Despite streaming's market dominance, the vinyl revival just keeps raging on.
This week, the RIAA released their annual year-end music industry revenue report for 2020, offering an intriguing snapshot of the state of America’s recording industry during the height of the pandemic.
Catch up on all the latest music industry news here.
Despite the devastating impacts of the virus upon the country, the US recorded music industry’s revenue grew by 9.2%, accounting to $12.2 billion in 2020. Revenues from recorded music at wholesale value increased by 8.9% totalling to $8 billion.
While COVID-19 restrictions and retail store closures made an impact on trade, total revenues from physical products decreased by a slim 0.5% in 2020, earning $1.1 billion. Vinyl sales increased by 28.7% to account for a total of $626 million, and for the first time since 1986, revenues from vinyls were greater than CDs. It’s not surprising vinyl sales have increased, considering some albums have limited multiple releases through via records. Meanwhile, revenue continue to drop for CDs, with sales declining by 23% this year to equal $483 million in 2020.
The RIAA’s year-end report indicates streaming remains the primary revenue since 2018, increasing by 13.4% earning a whole $10.1 billion last year via platforms like Spotify, Apple Music, SiriusXM, Vevo, YouTube and more. Paid streaming services reached a record number of subscriptions, having its biggest growth in a single year, rising by $15 million, totalling $75.5 million in 2020, with the streaming category including music license revenues from Facebook and streaming fitness services for the first time.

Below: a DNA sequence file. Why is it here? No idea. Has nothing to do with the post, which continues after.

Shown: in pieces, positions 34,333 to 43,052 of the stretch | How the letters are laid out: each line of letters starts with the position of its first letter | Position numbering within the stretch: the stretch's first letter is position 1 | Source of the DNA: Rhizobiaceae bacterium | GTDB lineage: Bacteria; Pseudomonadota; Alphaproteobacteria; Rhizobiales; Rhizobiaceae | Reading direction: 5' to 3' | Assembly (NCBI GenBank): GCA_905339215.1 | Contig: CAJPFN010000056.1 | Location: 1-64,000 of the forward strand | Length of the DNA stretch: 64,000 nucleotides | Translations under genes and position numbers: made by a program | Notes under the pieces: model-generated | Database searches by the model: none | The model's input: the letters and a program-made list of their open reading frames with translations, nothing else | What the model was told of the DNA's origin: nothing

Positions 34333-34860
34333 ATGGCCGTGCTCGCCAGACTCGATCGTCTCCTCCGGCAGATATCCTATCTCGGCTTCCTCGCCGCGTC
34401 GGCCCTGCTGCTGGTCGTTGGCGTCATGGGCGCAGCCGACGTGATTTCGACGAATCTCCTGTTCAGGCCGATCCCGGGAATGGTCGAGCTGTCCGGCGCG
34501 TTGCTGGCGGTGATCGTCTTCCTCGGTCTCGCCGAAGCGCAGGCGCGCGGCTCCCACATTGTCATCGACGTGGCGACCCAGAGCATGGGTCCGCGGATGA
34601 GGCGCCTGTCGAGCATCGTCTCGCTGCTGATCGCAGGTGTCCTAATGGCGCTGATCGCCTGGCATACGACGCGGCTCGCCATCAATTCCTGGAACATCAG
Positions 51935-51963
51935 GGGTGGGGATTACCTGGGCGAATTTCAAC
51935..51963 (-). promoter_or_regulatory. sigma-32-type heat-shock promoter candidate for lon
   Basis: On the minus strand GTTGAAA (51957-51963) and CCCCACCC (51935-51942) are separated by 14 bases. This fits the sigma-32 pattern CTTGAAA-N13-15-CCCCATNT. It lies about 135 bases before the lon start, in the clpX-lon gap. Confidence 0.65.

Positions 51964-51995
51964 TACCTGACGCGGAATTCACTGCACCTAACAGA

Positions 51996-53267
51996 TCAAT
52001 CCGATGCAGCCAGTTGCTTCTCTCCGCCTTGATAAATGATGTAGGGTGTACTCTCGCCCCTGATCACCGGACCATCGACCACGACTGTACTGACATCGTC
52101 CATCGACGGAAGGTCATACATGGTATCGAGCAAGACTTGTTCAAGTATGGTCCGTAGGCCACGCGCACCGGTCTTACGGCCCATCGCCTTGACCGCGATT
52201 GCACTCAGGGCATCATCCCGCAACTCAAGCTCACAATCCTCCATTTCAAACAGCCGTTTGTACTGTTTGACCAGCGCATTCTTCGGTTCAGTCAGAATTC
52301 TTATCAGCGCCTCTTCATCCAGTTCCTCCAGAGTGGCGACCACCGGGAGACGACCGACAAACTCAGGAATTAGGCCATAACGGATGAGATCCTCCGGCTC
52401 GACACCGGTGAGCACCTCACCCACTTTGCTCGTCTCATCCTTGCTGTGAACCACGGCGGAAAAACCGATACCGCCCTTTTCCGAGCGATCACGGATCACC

Elsewhere, digital downloads also declined in 2020 by 18% earning $674 million, with permanent album downloads decreasing by 23% and totalling $320 million while individual track sales fell by 23%, accounting to $313 million all up.
You can read more details of the year-end report here. It should be interesting seeing the Australian figures when ARIA releases the 2020 report soon – stay tuned for more news when it lands.
What’s all the fuss around records about anyway? Revisit our breakdown of the vinyl revival here.